The Jewish world was battered by the pandemic. This was especially true for organizations that had to shut down their physical spaces — like museums and synagogues.
Groups and leaders were forced to pivot and innovate in order to survive and, perhaps, even thrive. In the words of my friend Rabbi Stephen Leder, “If you have to go through hell, make sure you don’t come out empty-handed.”
The Jewish Journal was no different. We also were hit by the pandemic and had to be creative and resilient in order to come out ahead.
First, the pain. When synagogues went into lockdown in 2020, it virtually shut down the readership of our weekly print publication — since synagogues represent the bulk of our free distribution. In turn, this caused a shortfall of advertising revenue, since most of our ad revenue came from print.
On Coming Out Ahead
Instead of bemoaning our fate, we realized we needed to take a hiatus from print and pivot to 100 percent online. This enabled us to focus and significantly upgrade our online operation, from building a new website to expanding our podcasting to growing our social media presence. Among Jewish news sites, for example, we’re now a leader on Instagram, with over 30,000 followers. When we return to print, the combined operation of print and online will be much stronger.
When we return to print, the combined operation of print and online will be much stronger.
When Will Print Return?
As we promised when we announced the hiatus, the print will return when our synagogues in the greater Los Angeles area reopen. Realistically, in speaking to rabbis and community leaders, it looks like the pews will be full again by the High Holidays. That’s our goal, and we’re now in the process of revving up.
But when we return to print, we want to do it better. We’re currently working on a redesign to make the paper even more reader friendly. And we’re investing in the environmental sustainability of our operation by having a tree planted for every paper we print.
Solidifying our Financial Support
The print hiatus triggered two moves. One, we reduced our staff to focus solely on digital. Two, because of the loss in print ad revenue, we had to broaden our donor base to cover the shortfall. Several local philanthropists who believe in the Journal’s mission, led by Peter Lowy and Mitch Julis, stepped up and played a key role in making that happen. The return of print ad revenue later this year will further strengthen our position.
More Diversity on our Board
One of our goals is to add diversity to our board. Four out of our six board members, who have served anywhere from five to 15 years, recently rotated out to give us an opportunity to add some new blood. Our chairman, Peter Lowy, will soon be announcing new members that will include new donors as well as rabbinic voices. For the first time, we will have a female rabbi and a Sephardic rabbi sitting on our board.
Like many companies, we have been working remotely for the past year. But instead of just returning to our corporate offices in Koreatown, we have decided to look for new space that will have more of a “start-up” feel.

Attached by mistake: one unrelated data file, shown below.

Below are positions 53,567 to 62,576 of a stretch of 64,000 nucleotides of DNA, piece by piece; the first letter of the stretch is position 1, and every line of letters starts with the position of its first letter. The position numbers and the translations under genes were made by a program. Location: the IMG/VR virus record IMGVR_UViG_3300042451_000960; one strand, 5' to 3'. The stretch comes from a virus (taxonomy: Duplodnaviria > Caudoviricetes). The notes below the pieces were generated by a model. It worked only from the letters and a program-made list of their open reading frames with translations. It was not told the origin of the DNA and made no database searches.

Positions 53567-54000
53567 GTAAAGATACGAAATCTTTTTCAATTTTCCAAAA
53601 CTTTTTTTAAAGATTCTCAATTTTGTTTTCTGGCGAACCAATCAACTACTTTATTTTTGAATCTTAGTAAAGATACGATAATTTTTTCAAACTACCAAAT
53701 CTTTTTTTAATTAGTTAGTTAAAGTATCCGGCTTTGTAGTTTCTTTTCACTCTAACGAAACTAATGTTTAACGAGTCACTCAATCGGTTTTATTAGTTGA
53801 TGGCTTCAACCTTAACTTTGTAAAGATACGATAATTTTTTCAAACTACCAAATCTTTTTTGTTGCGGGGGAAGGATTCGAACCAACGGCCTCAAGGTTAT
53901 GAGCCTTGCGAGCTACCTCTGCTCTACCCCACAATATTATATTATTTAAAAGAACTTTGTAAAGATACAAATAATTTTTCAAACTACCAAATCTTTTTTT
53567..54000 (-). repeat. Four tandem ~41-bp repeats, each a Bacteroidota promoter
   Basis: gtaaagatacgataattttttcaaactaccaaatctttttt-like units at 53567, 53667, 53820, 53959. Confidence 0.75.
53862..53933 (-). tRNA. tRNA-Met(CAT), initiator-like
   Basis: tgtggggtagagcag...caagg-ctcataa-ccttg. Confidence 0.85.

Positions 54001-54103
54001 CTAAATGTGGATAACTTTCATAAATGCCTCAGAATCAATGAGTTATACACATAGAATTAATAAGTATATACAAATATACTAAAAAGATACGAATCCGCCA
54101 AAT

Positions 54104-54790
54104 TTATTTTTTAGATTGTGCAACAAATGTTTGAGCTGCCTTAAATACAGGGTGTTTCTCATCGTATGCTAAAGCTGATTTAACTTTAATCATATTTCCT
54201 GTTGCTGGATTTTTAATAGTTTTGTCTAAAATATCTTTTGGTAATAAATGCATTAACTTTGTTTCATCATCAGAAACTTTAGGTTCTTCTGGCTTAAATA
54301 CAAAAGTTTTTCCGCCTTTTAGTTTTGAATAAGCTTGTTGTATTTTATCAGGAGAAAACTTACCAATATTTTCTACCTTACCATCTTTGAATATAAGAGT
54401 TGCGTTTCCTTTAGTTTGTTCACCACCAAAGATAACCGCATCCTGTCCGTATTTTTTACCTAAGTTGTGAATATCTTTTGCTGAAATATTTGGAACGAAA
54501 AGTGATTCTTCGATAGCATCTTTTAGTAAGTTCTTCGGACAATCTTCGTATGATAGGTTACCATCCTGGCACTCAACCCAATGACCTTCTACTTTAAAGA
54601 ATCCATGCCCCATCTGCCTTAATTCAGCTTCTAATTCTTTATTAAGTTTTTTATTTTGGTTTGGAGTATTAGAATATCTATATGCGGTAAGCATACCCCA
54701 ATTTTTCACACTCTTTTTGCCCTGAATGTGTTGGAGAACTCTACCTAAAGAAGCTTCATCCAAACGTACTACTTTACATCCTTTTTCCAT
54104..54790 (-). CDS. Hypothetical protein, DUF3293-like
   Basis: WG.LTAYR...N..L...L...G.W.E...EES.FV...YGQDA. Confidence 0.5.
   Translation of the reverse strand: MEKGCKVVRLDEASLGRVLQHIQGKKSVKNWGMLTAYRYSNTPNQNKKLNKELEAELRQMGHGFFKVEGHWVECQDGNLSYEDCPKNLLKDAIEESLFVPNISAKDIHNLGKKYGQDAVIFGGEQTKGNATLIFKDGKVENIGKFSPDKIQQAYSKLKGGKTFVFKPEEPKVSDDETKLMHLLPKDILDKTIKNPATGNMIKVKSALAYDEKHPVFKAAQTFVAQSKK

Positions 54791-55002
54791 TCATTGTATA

Our editorial philosophy is to provoke thought, not anger. In addition to breaking news, feature stories and thoughtful commentary from across the spectrum, our approach is to cover as much of the “Jewish buffet” as possible to “connect, inform and inspire” our readership. That has not changed. These are some of the features we’re especially proud of:
“Table for Five,” which offers a diversity of voices on the weekly Torah portion.
“Daily Roundtable,” which offers three different takes on the hottest issues of the day.
“Jewish Streaming Guide”: With the Zoom revolution, this is a convenient guide to some of the top online events in the Jewish world.
We also recently launched a new section called “The Speech Project.” Edited by Monica Osborne, the section examines the controversial subject of speech from multiple angles, curating diverse pieces and providing our own content.
Our editorial philosophy is to provoke thought, not anger.
Finally, a little humility.
While the pandemic threw us (and the world) for a loop, it also awakened our resiliency gene. We’re fortunate and deeply grateful that we can even speak of “coming out ahead.” I’ve never felt more optimistic about the future of the Journal. The pandemic clearly brought out the best in us and forced us to up our game.
I’ve learned a few important things along the way, one of them being that Jewish journalism needs to sell itself more assertively. Jewish journalism, in my view, is an indispensable Jewish institution. It is the gathering place that deepens and enriches the community conversation and keeps us connected. Like I say to donors who consider themselves activists, “the best activism is good, independent journalism.”
As the Jewish community aims to regain its balance, we can only wish that other organizations will also find a way to come out ahead.
In that spirit, a gentle reminder to all donors: Coming out of the pandemic, the Jewish world needs you now more than ever. Please reach deep into your hearts and pockets to make sure no Jewish organization is left empty-handed.